Friday, October 08, 2010

National Poetry Day and that

I had a happy National Poetry Day in London yesterday, reading to a group of attentive sixth-formers and recommending they read Lisa Jarnot, Peter Didsbury, Sean O'Brien, Al Purdy and Andrew Marvell (Selima Hill would have redressed the gender imbalance to some extent, but I ran out of time), reading Tim Dooley's striking Imagined Rooms and a scattering of Auden including the spectacular verse sections of The Sea and the Mirror (Caliban's prose is exhausting, and anyway my train got in), and writing a gush of four or five poems after three months of prose only. And at least two of them may not be fatally mannered, and at least one of them may be any good.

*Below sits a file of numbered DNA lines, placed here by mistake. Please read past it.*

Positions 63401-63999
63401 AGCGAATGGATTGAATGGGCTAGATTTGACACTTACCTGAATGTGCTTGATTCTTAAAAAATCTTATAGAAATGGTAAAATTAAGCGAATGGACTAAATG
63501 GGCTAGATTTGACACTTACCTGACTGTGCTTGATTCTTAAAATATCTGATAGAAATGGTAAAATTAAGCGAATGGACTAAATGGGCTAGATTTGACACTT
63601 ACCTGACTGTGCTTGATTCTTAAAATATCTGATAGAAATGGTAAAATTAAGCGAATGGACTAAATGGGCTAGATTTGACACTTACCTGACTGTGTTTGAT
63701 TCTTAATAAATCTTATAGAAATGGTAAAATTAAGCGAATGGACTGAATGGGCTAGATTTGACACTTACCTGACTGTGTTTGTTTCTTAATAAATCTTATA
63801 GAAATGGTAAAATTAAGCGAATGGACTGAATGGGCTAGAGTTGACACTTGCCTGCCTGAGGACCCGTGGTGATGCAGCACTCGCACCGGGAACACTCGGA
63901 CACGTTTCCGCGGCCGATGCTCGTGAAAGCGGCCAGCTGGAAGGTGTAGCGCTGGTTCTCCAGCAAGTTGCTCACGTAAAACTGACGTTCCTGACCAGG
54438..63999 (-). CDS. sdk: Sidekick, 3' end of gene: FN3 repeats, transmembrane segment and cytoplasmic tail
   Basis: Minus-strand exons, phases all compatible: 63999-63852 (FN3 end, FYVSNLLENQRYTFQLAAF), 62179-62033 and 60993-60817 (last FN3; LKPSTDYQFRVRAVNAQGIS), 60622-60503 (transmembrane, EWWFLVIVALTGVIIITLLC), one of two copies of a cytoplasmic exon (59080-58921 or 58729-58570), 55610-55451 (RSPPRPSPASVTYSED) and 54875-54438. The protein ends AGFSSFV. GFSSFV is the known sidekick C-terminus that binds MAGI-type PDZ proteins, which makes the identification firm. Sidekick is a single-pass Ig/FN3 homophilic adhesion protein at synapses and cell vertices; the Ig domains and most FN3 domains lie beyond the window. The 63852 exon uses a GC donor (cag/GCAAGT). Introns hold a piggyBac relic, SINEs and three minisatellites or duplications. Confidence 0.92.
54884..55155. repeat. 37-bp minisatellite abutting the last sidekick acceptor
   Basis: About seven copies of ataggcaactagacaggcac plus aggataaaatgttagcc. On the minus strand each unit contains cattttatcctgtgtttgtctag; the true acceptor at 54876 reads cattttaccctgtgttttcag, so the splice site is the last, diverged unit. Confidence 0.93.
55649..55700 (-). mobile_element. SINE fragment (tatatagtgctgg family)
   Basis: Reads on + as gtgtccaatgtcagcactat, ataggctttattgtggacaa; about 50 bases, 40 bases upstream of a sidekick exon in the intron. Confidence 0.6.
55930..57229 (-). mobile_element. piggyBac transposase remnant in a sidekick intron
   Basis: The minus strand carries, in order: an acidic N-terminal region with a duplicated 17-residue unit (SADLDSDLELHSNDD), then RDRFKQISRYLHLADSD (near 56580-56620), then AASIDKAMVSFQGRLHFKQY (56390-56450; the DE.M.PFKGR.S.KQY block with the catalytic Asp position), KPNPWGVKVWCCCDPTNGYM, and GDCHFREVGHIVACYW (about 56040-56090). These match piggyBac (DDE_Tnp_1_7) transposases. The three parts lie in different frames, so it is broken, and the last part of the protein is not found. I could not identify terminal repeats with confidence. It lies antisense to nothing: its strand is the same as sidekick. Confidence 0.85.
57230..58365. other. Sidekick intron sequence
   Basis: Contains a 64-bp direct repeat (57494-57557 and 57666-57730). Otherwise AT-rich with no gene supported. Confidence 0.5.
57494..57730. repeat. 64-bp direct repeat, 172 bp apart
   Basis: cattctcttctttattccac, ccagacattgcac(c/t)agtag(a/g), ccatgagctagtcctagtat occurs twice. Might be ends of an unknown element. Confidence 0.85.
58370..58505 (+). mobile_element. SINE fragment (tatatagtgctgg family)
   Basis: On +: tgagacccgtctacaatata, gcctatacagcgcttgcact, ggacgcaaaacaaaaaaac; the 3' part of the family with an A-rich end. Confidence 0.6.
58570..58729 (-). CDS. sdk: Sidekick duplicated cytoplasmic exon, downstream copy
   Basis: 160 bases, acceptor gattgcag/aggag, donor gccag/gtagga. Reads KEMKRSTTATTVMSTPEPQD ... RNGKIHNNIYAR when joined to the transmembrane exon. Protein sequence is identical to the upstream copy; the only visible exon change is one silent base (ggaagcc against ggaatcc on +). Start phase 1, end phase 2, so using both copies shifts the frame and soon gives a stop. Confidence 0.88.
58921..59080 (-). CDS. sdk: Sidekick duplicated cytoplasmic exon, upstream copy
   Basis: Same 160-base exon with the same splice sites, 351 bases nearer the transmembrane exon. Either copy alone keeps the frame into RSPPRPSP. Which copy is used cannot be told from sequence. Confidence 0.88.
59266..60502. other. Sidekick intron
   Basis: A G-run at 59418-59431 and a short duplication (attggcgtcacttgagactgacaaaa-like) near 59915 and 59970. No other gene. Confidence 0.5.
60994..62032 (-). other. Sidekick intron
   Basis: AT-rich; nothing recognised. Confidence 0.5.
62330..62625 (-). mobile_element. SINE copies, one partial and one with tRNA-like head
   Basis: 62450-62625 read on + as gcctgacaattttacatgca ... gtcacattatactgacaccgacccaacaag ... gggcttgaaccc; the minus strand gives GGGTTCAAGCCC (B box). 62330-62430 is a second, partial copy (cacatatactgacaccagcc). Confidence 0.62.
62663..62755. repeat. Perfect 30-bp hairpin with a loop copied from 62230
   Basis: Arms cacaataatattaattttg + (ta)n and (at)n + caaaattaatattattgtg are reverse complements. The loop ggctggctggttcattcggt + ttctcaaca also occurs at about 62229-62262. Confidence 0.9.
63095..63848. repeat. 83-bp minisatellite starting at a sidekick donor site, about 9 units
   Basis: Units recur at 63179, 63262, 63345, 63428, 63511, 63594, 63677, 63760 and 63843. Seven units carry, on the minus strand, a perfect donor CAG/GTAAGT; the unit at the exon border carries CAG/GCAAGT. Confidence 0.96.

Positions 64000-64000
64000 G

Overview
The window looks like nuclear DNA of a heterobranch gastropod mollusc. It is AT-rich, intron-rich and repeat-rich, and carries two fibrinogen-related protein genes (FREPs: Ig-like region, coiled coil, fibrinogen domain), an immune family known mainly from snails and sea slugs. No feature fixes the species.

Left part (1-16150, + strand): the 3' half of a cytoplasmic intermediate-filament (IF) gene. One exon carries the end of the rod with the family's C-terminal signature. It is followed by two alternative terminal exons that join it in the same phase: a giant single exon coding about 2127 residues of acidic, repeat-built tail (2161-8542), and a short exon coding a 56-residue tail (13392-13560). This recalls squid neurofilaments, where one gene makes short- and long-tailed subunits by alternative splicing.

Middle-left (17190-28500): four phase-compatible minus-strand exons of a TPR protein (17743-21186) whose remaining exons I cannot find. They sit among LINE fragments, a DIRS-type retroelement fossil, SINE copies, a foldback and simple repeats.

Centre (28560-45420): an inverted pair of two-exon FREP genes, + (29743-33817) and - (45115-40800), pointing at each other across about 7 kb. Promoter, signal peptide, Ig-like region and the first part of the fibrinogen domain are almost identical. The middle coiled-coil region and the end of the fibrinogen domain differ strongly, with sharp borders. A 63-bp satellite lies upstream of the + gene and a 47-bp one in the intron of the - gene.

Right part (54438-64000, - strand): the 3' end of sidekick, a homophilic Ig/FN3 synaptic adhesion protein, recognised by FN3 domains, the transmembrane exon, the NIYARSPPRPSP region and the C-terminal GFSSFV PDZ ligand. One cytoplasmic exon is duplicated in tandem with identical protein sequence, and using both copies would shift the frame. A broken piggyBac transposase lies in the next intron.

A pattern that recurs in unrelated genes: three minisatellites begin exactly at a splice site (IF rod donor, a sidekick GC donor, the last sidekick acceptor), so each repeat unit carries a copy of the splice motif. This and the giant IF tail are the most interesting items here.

As I was in the area I trotted round to stand outside my uncle's old flat on New Cavendish Street, the top floor of Westmoreland Mansions. The name was picked out in a green and white mosaic above the door below an ornate facade of red and London brick, and finally the two dormers at the top. The windows of the right-hand one were flung wide open – letting in the air to what had been my uncle's dining room. I stood and indulged my liquid memories of that inaccessible place, because dulce et decorum est, not pro patria mori but just to think of it, if by patria we mean one's past and loved ones. (That sentence unravelled disgracefully, but sometimes that's the way.) The pub opposite was being gutted by builders, but the one a street away which was I think the one he frequented was open. But I didn't go in, which I almost regret, but I'm off the booze at the moment and that seemed to disarm me; instead Weasel and I went for an excellent curry on Drummond Street.


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